Janet Peischel's The Internet Marketer: Did COVID-19 wreak havoc on your marketing plan?
The Internet Marketer

Janet Peischel's The Internet Marketer: Did COVID-19 wreak havoc on your marketing plan?

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Janet Peischel

Janet Peischel

If you developed a marketing plan for 2020, there’s a good chance you’re revising it right now.

One of my clients is a small Oakland construction company. They started out the year with some terrific new commercial projects in their pipeline.

In March, COVID-19 brought these projects to a screeching halt. While the company started back to work a week ago, some of those projects have stalled indefinitely.

Now we’re refocusing, looking for smaller projects that we can turn around quickly to generate cash flow.

Our target is homeowners converting spare rooms, garages and attics into home offices to meet the demands of the new virtual workforce.

Another client is a complete sucker for some ad salespeople

He’s a really busy guy, and getting on his calendar is a challenge. But somehow, ad salespeople not only get through to him, they convince him that their exclusive offers will reach thousands of households in the upscale neighborhoods he wants to reach. But these one-time offers are not always the best use of his marketing dollars.

This is why you need a marketing plan: One-off spends are really bad ideas

Whether it’s a print ad, pay-per-click (PPC) or direct mail, you need to be in this for the long haul. It’s relationship-building. If you’re doing PPC advertising on Facebook, Google or YouTube, you need to monitor your ads and make adjustments.

Think carefully about how you define ‘conversion’. You need to able to track the effectiveness of your advertising. If it’s successful, include it in next year’s marketing budget. If not, cut your losses and move on.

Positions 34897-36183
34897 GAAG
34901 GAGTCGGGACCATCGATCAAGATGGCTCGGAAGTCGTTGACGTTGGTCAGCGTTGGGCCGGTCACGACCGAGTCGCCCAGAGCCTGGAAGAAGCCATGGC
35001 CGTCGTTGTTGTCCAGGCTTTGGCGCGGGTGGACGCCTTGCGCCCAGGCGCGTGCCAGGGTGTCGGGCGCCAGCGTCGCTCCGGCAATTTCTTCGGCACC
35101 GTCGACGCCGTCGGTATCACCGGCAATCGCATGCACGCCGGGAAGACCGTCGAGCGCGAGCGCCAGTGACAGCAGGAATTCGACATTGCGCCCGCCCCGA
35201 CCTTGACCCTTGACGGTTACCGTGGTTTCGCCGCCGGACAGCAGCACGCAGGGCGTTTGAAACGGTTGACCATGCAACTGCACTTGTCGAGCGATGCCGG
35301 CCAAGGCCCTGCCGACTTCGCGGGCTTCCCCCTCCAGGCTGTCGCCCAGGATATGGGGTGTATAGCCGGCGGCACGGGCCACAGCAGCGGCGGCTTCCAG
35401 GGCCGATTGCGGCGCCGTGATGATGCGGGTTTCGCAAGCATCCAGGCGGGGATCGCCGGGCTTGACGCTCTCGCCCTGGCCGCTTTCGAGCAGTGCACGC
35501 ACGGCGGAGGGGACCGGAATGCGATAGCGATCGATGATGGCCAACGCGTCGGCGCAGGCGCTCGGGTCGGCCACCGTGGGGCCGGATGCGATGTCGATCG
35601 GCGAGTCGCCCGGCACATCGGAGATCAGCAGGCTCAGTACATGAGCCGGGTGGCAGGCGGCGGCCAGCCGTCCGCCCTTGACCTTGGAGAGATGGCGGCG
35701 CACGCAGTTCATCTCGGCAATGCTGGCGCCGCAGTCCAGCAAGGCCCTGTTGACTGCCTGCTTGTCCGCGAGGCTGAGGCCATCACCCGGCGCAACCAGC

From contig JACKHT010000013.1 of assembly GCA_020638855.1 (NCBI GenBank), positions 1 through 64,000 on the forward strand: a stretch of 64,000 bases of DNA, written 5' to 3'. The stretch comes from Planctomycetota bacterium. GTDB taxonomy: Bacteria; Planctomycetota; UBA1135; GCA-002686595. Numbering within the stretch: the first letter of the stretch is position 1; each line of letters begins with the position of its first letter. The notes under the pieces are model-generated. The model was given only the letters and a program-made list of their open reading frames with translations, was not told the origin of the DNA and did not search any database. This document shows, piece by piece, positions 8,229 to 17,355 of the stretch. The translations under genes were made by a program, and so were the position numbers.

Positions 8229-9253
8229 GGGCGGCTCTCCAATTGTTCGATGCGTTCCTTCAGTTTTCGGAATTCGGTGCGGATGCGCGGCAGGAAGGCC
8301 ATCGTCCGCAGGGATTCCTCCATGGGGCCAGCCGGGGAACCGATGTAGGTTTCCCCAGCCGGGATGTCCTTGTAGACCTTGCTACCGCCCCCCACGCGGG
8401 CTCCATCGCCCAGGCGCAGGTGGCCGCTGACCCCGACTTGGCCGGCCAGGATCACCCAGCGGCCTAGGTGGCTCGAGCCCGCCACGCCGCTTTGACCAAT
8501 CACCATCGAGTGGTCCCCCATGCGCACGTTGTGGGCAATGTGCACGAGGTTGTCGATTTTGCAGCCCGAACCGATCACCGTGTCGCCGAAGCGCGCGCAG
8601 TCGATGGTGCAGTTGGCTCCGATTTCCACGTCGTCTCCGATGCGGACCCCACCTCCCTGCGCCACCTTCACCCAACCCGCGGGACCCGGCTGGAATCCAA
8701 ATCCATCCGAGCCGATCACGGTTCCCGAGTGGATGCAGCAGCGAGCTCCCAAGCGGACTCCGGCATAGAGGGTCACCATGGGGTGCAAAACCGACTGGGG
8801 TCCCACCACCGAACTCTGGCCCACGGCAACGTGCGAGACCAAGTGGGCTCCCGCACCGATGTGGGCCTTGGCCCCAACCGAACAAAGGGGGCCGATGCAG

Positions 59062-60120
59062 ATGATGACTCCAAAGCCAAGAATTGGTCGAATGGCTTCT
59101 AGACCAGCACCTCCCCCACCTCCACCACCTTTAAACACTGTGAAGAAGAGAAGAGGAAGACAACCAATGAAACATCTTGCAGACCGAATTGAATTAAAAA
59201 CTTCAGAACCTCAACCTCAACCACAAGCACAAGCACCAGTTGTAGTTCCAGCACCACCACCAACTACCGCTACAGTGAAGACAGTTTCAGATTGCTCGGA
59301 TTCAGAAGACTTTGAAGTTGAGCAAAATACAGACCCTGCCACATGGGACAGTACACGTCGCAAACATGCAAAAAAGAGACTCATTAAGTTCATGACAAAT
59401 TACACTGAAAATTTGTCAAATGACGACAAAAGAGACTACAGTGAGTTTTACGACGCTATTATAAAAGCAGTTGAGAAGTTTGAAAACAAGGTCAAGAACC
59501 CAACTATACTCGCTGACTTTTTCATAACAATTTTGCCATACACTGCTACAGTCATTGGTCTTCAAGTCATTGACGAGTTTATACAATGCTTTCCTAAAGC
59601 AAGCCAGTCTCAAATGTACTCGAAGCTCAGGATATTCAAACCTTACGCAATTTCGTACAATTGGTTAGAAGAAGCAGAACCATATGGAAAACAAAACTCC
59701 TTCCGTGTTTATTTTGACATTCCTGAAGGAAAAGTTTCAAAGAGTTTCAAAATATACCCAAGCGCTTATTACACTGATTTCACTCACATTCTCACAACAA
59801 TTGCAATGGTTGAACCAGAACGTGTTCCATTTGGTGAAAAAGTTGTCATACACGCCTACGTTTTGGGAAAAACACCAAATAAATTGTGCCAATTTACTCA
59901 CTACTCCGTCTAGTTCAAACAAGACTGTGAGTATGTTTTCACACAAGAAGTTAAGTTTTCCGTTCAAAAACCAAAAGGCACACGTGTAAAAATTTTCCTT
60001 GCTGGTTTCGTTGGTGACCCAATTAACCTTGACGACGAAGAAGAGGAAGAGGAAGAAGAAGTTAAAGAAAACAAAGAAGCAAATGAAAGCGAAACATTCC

And my client? We’ve successfully circumvented these one-off ad spends because they weren’t in the marketing plan!

Smart business owners create detailed marketing plans, budgets and timelines every year so they know how much they’re spending, who’s responsible for executing each tactic.

A plan will help identify your audience and the return on investment of your marketing dollars. Even small businesses with limited budgets should be tracking their spend—and that includes pro-bono donations.

A few hundred dollars here and there — these add up. Think instead about cause marketing — supporting one cause and becoming known for this. Team with another company to extend your resources.

In its simplest form, a marketing plan is a blueprint for your communication activities

A marketing plan is a detailed road map that outlines strategies, tactics, activities, costs and projected results over a period of time. It can be as simple as a spreadsheet or it can be detailed in a CRM system.

It can include attachments. It’s the marketing actions you take to achieve the objectives that meet profit goals. It includes your website, newsletters, online marketing, new collateral development, branding, networking, etc. It’s a working document that changes as the economy and other external factors affect your business.

Is your business adapting to the COVID-19-altered economy? Let’s talk about a marketing plan and tactics that will help you identify and meet new objectives.

Stay safe!

Contact Janet at 510-292-1843 or jpeischel@top-mindmarketing.com.

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